Your travels to Mdina, Valletta, Gozo, and the Blue Lagoon will also introduce you to Maltese culture. You will find hints of Arab, British, and Italian influences in Maltese culture and cuisine.
The Maltese language also borrows from Italian and Arabic. Today, Maltese and English are Malta’s official languages, and all TV and radio shows appear in both languages. Many Maltese citizens also speak Italian as a third language.
Most of all, tourists rave about the Maltese people. The locals are renowned for their hospitality.
“Everyone was so nice,” says Marcia Keller, a 32-year-old jewelry designer from Utah who visited Malta with her husband and seven children pre-pandemic. “At one coffee shop, the barista offered to show us around Gozo. I couldn’t believe it. In some U.S. cities, people grunt at you if you ask them a question, but not in Malta!”
Marcus Fletcher, a 30-year-old graduate student from Baltimore, shares Marcia’s sentiment.
“I traveled to Malta solo in 2018,” Marcus says, “and the Maltese people were super sweet! Some of the locals took me sightseeing. One older couple even invited me to their home to have stuffat tal-fenek for dinner.”
For the Epicurious travelers who may be wondering, stuffat tal-fenek is a Maltese specialty dish made with rabbit, vegetables, bay leaves, and garlic. The rabbit meat cooks on low heat for several hours, creating meat so tender, Marcus says, that it melts on your tongue like whipped butter.
“It’s delectable,” Marcus says. “I like mine with a dash of mint or barbecue sauce.”
How to Cook Stuffat Tal-Fenek
Marcus also shares a recipe he brought home from Malta, which has become his favorite.
“Just find a rabbit,” he says. “Then, take a few bay leaves, two carrots, a celery stick, and four or five cloves of garlic. Make a tomato sauce, then add wine and some bay leaves. Let the rabbit simmer for a couple hours. Some people marinate the rabbit in red wine overnight, but that’s up to you.”
Meatless Dining in Malta
On the other hand, for those who prefer tofu and pinto beans to brisket and rabbit, you’re also in luck. Many Maltese restaurants offer vegan and vegetarian dishes. The Grassy Hopper was one local favorite, but the café closed last year.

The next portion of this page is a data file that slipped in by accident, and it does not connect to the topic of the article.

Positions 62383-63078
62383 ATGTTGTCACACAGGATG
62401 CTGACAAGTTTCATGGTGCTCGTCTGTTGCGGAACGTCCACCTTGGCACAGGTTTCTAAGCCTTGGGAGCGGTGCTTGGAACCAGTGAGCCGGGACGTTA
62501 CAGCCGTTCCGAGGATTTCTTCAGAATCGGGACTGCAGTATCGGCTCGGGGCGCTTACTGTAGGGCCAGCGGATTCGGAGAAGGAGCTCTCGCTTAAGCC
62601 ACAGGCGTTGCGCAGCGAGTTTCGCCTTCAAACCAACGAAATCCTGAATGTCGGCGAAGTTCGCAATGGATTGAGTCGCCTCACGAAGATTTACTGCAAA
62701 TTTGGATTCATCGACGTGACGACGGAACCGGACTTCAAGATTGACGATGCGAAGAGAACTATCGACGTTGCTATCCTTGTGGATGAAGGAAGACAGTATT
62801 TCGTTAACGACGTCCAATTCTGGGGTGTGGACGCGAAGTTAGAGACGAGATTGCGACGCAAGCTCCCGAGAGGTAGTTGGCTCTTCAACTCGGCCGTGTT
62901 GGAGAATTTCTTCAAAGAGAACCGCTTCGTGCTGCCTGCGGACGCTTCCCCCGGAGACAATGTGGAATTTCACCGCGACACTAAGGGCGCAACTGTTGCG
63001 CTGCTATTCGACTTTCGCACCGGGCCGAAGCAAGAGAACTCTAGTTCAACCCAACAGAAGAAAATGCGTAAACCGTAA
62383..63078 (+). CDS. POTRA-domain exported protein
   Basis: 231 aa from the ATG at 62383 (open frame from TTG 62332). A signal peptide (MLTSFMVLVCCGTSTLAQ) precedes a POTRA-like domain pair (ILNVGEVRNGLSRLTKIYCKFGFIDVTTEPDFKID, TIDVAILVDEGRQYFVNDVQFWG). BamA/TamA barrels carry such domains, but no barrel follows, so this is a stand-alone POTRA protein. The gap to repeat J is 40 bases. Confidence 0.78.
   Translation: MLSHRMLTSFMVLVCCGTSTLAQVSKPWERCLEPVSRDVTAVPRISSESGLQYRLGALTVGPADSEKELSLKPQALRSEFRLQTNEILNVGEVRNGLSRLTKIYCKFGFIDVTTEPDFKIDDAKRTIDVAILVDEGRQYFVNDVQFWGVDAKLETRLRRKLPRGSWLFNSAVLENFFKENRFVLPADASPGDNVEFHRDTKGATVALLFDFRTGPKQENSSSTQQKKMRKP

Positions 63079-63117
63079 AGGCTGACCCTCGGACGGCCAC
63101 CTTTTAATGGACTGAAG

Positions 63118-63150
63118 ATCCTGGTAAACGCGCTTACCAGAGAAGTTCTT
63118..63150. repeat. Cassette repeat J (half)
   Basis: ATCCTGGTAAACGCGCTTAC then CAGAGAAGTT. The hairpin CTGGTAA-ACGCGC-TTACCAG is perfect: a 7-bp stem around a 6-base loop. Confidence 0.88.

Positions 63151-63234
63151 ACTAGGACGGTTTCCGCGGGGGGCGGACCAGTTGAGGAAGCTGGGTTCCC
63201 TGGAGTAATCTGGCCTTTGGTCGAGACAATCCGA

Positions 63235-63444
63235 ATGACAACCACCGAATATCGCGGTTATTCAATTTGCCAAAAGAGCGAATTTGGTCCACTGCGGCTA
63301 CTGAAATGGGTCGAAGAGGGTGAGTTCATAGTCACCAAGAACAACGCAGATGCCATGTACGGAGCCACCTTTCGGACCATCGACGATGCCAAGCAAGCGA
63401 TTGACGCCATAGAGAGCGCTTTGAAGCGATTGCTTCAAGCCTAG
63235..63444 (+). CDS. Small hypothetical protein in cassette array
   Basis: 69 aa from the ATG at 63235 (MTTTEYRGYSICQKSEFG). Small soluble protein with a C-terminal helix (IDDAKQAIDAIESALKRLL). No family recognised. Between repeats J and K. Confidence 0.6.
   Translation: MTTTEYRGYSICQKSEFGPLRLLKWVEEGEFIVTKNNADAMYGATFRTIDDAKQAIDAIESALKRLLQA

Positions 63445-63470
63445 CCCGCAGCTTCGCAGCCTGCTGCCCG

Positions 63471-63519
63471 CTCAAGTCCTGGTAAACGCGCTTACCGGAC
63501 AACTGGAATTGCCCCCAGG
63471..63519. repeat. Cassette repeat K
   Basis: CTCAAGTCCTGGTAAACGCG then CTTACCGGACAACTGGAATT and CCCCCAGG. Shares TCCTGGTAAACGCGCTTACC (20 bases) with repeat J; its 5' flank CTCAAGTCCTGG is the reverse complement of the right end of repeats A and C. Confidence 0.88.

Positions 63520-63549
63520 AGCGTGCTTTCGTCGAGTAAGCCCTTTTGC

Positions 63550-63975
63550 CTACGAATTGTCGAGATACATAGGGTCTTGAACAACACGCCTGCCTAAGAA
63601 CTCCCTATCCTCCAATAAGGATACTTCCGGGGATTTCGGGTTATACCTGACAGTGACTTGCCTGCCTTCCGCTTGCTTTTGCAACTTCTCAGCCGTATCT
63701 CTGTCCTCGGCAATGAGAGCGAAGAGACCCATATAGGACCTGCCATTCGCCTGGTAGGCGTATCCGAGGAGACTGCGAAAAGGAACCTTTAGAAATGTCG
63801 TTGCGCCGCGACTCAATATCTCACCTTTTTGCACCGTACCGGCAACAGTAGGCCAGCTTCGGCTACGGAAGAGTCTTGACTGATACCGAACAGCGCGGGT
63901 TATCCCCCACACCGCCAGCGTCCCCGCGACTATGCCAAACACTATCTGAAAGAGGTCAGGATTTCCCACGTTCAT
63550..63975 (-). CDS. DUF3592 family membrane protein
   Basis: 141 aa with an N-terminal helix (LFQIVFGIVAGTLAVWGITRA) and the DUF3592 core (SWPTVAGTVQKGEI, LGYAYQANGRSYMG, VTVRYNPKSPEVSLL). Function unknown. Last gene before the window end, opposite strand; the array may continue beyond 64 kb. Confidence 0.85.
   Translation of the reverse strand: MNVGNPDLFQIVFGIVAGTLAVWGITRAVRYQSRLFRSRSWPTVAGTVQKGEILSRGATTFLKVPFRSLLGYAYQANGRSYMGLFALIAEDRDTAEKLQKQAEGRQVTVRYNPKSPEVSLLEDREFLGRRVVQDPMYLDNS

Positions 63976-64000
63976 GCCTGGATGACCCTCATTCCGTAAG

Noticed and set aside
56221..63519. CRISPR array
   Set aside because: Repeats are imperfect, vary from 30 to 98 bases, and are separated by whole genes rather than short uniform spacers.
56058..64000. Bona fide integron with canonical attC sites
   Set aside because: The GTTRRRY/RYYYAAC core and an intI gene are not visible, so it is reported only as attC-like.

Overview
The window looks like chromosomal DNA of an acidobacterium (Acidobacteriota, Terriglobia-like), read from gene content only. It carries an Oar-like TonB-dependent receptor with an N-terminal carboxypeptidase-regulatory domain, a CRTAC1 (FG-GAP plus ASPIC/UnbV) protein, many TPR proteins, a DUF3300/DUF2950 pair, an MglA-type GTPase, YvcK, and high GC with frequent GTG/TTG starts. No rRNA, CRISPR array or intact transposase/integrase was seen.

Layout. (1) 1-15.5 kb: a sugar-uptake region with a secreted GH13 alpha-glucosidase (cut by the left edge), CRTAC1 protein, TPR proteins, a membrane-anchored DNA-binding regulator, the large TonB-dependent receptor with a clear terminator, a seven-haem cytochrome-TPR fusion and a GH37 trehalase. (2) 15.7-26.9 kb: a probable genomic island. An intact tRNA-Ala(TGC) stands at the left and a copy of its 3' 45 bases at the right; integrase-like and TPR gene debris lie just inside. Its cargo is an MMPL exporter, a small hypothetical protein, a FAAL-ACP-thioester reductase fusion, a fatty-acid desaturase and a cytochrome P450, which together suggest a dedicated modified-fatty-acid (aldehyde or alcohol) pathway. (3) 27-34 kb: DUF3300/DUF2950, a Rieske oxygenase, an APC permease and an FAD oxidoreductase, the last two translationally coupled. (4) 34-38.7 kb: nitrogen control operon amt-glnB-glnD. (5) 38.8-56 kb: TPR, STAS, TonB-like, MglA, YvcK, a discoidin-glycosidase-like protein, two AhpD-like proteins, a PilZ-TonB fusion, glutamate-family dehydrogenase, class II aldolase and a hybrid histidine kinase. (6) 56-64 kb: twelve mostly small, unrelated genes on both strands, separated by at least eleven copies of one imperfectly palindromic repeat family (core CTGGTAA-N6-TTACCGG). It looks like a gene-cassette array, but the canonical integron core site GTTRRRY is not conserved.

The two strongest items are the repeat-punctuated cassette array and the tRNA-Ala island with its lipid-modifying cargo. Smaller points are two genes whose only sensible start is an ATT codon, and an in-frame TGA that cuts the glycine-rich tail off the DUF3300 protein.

So now, diners are flocking to Ortygia, a festive diner nestled in the cozy sandstones of Valletta. Ortygia plays energizing house music from noon to midnight and serves savory meat and veggie dishes sure to sate every palate.
“The Syraka is to die for,” says Ivan Thomas, a 27-year-old cheese-lover and self-described digital nomad who hopes to start a blog soon.
Malta: COVID Travel Restrictions
Malta is worth a visit, but it’s also essential to stay safe while traveling. Here is the latest on traveling to Malta during the pandemic.
Malta is the first European country to acquire herd immunity against the virus, according to an article in Travel + Leisure published June 17 of this year. The Visit Malta website, which provides daily travel updates, says Malta now welcomes U.S. tourists from all states except these 12:
Malta also welcomes tourists from D.C. and Puerto Rico. All travelers must take a COVID test upon arrival, the travel website says. See the Visit Malta website to learn more about the countries on Malta’s green, amber, and red list.
Traveling by Ferry
So what else can you do while you’re visiting Malta? Take a ferry to Sicily for the day. The Valletta Pozzallo ferry travels between Malta and Sicily 10 times per week, with a travel time of 1 hour and 45 minutes each way. Ferry schedules vary by season, so check online for updates.
Whether you visit Valletta, Comino, Mdina, or Gozo, you will want to take plenty of pictures during your trip. Malta is a beautiful country, with plenty to do and see.
So, rent a car and head to Qawra, take a ferry to Sicily, or swim and snorkel in the Blue Lagoon. But whatever you do, enjoy your trip. Bring your sunscreen and your masks. Be safe and well.